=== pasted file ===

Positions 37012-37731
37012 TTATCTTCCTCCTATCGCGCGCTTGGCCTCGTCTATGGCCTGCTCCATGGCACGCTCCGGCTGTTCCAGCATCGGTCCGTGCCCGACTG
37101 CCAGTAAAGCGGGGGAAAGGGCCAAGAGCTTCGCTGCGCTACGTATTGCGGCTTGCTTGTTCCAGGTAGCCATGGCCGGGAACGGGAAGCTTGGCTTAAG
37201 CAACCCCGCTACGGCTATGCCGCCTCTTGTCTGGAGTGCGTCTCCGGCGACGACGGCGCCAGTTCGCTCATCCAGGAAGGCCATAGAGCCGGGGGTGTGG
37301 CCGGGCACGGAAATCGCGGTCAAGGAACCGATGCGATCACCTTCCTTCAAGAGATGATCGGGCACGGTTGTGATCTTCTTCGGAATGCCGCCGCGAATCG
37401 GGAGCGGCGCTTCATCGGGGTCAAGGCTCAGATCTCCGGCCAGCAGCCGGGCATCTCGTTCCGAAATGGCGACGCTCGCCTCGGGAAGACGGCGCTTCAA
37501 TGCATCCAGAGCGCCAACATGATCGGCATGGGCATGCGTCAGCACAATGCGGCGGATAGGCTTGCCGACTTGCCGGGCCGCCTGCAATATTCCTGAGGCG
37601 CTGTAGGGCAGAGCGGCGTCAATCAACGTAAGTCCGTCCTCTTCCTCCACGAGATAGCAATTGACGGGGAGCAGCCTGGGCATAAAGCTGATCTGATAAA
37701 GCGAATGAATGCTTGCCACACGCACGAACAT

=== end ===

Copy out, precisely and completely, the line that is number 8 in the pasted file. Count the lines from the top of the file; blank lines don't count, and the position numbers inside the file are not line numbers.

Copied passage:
37601 CTGTAGGGCAGAGCGGCGTCAATCAACGTAAGTCCGTCCTCTTCCTCCACGAGATAGCAATTGACGGGGAGCAGCCTGGGCATAAAGCTGATCTGATAAA